Google Might Soon Unveil Password Free Login To Android Apps

Google's plan to remove conventional passwords in favor of systems which would take into account a combination of signals -- such as typing patterns, your walking patterns, your current location and many more will soon be available to Android developers by the end of the year. In an under-the radar announcement on Friday afternoon at the Google I/O developer conference, the head of Google’s research unit ATAP (Advanced Technology and Projects) Daniel Kaufman offered a brief update regarding the status of Project Abacus, the name given for a system which opts for biometrics over two-factor authentication.
 
Project Abacus was first introduced last year at Google I/O, where this was described as an ambitious plan in order to move the burden of passwords and PINs from the user to the device.
 
However, now, secure logins; like those used by banks or in the enterprise environment; often require more than just username and password. They require the entry of a unique PIN, which is usually sent to your phone via SMS or email. This is more commonly known as the two-factor authentication, as it combines something that you know (your password) with something that you have in possession (your phone).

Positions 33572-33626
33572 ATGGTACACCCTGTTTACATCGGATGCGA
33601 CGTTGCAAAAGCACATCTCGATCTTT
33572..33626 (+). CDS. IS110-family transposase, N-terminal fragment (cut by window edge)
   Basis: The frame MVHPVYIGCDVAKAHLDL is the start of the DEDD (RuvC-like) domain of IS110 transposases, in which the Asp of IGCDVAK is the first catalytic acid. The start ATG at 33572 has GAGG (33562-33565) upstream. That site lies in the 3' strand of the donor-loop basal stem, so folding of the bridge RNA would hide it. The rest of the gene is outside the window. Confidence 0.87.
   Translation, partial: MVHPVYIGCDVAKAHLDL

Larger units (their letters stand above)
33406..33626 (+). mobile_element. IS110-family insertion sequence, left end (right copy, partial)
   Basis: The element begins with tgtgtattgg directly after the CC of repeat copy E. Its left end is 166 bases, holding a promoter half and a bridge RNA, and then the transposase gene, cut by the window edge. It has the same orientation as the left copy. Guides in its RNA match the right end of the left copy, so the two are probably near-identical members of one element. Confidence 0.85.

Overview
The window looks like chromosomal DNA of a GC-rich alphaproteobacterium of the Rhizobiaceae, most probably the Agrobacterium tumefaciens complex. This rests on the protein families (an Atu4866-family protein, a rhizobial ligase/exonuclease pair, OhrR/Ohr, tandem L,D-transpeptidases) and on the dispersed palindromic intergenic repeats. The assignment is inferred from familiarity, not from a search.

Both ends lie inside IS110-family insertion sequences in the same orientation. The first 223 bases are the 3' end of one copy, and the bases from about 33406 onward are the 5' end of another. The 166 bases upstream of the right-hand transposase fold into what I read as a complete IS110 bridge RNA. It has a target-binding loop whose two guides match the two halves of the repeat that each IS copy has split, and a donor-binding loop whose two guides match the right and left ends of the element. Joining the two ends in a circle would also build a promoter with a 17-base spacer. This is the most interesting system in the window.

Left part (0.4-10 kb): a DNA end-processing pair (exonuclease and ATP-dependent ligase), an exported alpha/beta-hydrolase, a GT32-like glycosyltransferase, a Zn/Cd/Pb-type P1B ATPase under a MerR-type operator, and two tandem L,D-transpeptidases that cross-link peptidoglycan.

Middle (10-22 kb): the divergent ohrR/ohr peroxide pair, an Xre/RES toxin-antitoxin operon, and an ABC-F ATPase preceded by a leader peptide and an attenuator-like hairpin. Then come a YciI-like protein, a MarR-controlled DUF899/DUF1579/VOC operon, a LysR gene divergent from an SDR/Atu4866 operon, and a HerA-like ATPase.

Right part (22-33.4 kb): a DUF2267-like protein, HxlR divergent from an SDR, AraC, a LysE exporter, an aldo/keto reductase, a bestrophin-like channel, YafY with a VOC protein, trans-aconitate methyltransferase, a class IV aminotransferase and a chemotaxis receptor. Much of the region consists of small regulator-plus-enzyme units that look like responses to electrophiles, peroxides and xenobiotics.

With Project Abacus users were able to unlock the devices or sign into the applications which is based on cumulative “Trust Score.” This score would be calculated by using a variety of factors which includes your typing patterns, current locations, speed and voice pattern, facial recognition and numerous other things.
 
Google has already implemented similar technology on Android devices running Android 5 and higher known as “Smart Lock” which allows you to automatically unlock your device when you are in a trusted location, having a trusted Bluetooth device connected, when you are carrying your own device or when the device recognizes your face. The Smart Lock for password simply saves passwords to the apps and the websites, and auto-fills them for you when you visit next.
 
Project Abacus is a little different. It runs in the background on your device and regularly collects data about you in order to form its Trust Score.
 
This particular score is basically about how confident it is that you are who you say you are. If your score is not high enough, than the app would revert back and ask for a password. Earlier, ATAP had gone on to say that the apps would require different Trust Scores, for example, your bank might require a higher score compared to that of mobile game.